Many of England's regions are facing serious midwife shortages, the Royal College of Midwives (RCM) has claimed.
Following the release of birth rate figures last month, the RCM claims a further 4,700 midwives are needed across England. The South East was the region with the most serious shortage, totalling 1,015 places in all.
London needs a further 862 midwives, the East of England 780 and the East Midlands 600. The North East was least affected with only 91 vacancies.
The findings follow on from research carried out by Labour that found student midwife placements were also being reduced.
Cathy Warwick, general secretary of the RCM, said: "This is not just a paper exercise to prove a point. These figures represent real and serious shortages in our maternity services. Each single number is a midwife that should be there caring for women and their babies, but isn't.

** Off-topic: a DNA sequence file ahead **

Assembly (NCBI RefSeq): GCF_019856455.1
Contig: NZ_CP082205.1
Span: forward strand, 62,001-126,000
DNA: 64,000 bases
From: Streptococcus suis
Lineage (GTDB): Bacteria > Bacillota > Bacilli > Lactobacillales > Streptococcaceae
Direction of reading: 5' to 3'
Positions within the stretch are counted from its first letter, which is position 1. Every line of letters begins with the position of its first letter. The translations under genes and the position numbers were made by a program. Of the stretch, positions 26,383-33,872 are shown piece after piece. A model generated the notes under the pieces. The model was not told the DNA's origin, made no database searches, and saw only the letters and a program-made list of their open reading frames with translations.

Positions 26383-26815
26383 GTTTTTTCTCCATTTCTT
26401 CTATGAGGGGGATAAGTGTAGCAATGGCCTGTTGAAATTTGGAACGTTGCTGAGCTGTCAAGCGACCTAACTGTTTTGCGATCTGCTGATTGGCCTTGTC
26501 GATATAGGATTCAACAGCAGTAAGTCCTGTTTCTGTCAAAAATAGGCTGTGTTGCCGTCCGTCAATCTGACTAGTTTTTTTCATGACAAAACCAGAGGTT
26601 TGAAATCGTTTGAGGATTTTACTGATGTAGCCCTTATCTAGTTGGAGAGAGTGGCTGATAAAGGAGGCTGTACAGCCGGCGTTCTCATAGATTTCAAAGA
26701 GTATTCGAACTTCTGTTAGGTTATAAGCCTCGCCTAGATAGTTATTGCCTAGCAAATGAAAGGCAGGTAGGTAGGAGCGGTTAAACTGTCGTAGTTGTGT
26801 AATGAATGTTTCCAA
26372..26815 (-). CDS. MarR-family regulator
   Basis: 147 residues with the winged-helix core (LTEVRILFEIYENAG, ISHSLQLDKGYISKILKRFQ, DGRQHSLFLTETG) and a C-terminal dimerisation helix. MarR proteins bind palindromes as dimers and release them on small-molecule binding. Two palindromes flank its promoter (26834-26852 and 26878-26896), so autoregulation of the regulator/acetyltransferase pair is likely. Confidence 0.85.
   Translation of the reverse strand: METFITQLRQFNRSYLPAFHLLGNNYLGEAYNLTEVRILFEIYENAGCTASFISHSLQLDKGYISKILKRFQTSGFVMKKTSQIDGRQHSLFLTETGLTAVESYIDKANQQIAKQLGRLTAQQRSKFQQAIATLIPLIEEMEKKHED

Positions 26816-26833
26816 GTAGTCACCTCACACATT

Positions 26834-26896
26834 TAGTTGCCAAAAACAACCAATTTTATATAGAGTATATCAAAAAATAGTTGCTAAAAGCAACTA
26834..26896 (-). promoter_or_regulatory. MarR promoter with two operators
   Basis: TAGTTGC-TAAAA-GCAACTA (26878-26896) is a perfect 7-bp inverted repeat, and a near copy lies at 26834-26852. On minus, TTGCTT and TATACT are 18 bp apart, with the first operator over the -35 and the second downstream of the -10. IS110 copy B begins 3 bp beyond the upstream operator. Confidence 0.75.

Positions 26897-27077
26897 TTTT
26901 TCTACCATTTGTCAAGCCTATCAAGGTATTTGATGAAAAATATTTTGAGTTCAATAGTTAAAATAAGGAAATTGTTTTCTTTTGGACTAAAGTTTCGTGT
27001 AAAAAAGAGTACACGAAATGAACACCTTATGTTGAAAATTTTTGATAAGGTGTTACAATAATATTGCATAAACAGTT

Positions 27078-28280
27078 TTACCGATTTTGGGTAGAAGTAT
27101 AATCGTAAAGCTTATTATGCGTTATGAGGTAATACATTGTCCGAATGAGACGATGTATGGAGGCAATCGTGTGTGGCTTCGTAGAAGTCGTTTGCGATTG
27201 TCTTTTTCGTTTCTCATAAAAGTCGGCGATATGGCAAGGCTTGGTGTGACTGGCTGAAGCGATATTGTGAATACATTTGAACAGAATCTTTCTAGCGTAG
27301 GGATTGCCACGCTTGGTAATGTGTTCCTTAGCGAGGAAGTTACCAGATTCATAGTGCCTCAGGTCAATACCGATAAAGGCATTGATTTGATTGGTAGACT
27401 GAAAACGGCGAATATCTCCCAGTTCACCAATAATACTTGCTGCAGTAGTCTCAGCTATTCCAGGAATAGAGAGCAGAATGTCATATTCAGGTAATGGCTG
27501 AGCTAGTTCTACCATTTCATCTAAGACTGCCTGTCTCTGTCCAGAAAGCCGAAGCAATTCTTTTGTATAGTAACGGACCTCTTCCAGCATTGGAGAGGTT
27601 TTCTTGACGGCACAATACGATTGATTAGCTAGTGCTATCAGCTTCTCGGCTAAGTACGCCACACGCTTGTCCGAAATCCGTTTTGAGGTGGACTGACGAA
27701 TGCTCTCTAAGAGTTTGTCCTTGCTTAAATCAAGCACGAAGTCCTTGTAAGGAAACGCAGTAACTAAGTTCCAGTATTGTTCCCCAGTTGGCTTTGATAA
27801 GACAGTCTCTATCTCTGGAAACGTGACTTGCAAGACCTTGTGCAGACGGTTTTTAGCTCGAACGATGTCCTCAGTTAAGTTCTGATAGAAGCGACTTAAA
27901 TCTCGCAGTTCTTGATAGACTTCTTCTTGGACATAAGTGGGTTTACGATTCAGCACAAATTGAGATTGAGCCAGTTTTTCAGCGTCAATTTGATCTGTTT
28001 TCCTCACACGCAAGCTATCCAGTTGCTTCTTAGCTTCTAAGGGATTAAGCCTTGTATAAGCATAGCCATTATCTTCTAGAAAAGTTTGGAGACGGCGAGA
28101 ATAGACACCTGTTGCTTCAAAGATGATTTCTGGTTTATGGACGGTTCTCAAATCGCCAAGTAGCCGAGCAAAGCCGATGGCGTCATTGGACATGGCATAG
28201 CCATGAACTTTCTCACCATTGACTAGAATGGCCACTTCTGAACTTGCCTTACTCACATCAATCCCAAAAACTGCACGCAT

"It is also not just about numbers. Births are also becoming increasingly complex needing more of midwives' time. The combination of this and the rising birthrate is a dangerous cocktail threatening the safety and quality of maternity care.
"It means that too many maternity units across England are under-staffed and under-resourced to meet the demands made of them. It leaves me feeling deeply frustrated that we are not seeing any action from this Government to remedy this."